NASHVILLE, Tenn. (BP)–Most American parents believe their parenting skills and family lives are pretty good, but they’re reluctant to describe their homes as peaceful, relaxed or joyful. They say their daily family time consists mostly of eating dinner and watching television, according to a new study from LifeWay Research.
While most parents are trying to improve their skills, far fewer look to the church or the Bible for help, the researchers reported.
The national survey of 1,200 parents with children under 18 at home was conducted by LifeWay Research, the research arm of LifeWay Christian Resources of the Southern Baptist Convention.
The study found that 96 percent of parents agree they consistently try to be better parents. Fifty-eight percent agreed strongly and 38 percent agreed somewhat with this statement.
“Parents claim they are trying hard to be better parents, but they are not welcoming outside guidance or advice,” Scott McConnell, associate director of LifeWay Research, said.
With Rodney and Selma Wilson, McConnell is coauthor of “The Parent Adventure,” just released from B&H Publishing Group with complementary teaching and learning aids from LifeWay Church Resources.
“The only source of advice that a majority of parents use a lot is their own experience,” McConnell said. “It’s as if parents are collectively reverting to a popular toddler saying, ‘I will do it myself.'”
Sixty percent of parents look a lot to their own experiences growing up as their source of guidance on parenting and another 31 percent do so to some extent.
By comparison, 21 percent indicated they receive a lot of guidance from a sacred text and 15 percent said they depend a lot on a church. A full 61 percent completely ignore parenting seminars and 53 percent have no use for books by religious parenting experts.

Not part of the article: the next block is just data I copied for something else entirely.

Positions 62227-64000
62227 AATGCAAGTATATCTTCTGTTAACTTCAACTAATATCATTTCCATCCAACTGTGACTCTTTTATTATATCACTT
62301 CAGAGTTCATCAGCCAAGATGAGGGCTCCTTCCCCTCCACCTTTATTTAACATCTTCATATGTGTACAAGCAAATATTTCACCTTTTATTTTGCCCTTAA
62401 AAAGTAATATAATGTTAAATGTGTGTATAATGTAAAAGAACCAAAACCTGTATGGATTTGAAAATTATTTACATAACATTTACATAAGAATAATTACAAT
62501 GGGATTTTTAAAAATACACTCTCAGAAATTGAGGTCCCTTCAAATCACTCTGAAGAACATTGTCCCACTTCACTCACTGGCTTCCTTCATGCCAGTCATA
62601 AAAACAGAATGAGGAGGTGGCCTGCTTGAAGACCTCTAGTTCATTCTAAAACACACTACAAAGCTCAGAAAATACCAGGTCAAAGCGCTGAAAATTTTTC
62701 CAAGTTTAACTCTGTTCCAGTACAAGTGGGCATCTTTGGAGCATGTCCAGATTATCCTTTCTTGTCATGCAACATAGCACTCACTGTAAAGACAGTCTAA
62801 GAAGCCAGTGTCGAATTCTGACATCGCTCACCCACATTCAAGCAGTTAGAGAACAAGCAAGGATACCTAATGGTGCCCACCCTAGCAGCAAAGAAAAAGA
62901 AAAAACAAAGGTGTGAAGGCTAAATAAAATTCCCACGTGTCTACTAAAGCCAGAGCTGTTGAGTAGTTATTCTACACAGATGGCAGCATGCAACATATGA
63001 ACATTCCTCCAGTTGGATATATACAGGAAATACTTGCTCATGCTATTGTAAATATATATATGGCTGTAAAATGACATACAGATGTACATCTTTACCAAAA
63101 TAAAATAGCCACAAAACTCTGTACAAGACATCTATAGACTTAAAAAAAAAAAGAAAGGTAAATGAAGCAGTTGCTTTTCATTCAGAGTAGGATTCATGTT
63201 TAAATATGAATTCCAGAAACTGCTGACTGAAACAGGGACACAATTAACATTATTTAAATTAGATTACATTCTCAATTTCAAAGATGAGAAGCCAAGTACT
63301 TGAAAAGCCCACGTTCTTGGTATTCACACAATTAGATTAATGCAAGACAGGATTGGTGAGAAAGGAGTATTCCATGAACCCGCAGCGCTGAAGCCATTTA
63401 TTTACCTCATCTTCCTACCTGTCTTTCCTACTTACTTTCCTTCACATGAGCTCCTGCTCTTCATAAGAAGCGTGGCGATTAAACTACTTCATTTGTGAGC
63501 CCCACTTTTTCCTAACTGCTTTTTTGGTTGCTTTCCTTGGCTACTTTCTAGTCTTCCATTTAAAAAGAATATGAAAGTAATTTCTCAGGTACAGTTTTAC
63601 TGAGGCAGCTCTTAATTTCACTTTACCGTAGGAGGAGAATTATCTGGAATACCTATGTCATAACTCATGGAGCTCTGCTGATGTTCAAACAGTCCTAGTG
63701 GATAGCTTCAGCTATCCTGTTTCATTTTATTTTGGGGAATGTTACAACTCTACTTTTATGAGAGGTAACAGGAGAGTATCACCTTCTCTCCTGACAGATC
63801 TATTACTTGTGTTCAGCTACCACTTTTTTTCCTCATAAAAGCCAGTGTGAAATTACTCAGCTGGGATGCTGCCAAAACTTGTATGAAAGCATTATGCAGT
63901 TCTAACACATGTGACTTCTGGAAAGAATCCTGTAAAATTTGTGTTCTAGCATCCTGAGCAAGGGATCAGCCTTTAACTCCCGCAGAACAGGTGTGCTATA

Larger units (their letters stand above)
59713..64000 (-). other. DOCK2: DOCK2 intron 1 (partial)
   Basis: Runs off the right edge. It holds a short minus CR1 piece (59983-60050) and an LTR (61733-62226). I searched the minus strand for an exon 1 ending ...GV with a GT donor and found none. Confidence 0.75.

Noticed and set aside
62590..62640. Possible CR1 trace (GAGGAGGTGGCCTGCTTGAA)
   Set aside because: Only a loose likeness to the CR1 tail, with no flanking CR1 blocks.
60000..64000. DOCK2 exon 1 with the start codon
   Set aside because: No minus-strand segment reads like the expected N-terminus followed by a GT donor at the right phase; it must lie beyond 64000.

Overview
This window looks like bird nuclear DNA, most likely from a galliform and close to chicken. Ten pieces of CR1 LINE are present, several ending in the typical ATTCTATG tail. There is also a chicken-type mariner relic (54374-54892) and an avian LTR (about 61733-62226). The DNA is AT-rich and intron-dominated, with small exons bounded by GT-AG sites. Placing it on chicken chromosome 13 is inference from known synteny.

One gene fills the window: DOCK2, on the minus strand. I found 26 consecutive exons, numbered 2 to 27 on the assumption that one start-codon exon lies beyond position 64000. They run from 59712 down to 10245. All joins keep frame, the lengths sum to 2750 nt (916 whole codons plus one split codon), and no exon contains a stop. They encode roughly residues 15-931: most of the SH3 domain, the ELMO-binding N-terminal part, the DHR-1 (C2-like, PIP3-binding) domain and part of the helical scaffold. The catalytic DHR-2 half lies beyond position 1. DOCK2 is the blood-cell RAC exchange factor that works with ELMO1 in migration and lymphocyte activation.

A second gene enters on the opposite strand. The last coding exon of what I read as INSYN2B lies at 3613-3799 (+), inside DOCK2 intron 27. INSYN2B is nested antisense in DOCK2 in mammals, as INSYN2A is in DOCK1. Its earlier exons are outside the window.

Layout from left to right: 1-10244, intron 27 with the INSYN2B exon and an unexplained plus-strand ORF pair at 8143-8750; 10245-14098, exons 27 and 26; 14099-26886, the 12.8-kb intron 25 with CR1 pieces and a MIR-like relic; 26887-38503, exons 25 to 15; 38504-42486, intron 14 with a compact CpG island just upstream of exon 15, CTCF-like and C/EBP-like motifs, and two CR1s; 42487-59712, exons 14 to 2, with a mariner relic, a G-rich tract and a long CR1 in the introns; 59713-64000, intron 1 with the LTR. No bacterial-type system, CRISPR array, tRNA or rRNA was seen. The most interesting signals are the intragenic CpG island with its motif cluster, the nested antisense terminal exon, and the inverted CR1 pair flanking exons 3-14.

Only 14 percent indicated they are very familiar with what the Bible has to say about parenting, LifeWay Research reported. Twenty-seven percent of Protestant parents said they are very familiar with what the Bible has to say about parenting compared to only 7 percent of Catholic parents. Among parents with evangelical beliefs, 52 percent said they are very familiar with the Bible’s parenting advice.
A large majority of the parents described their home environment as supportive (74 percent), positive (71 percent), encouraging (69 percent) and active (69 percent). At the same time, however, 61 percent are unwilling to describe their homes as peaceful, 49 percent as relaxed and 43 percent as joyful.
While 57 percent of the parents said their families eat dinner together on a daily basis and 45 percent indicated they watch television together each day, only 53 percent reported that they pray together at least monthly and just 31 percent reported having religious devotionals or studies together at least monthly.
More than 80 percent of parents rate family life — the quality of family communication, time spent with each other, treating each other with respect — as good to excellent. Thirty percent, however, indicate their family’s spiritual life is only fair or poor.
A full 92 percent of parents agreed they need encouragement, the study found. Almost 10 percent said they need help with parenting and 11 percent indicated they have nowhere to turn for encouragement.
Among parents who attend religious worship services weekly, 38 percent indicated they get no encouragement from a sacred text such as the Bible, Torah or Koran and 24 percent reported getting no encouragement from their church or place of worship.
Forty-three percent of Protestant parents and 85 percent of Catholic parents said they do not receive encouragement from a sacred text. As for their church, 39 percent of Protestant parents and 71 percent of Catholic parents said it is not a source of encouragement as a parent.
Mark Kelly writes for LifeWay Research.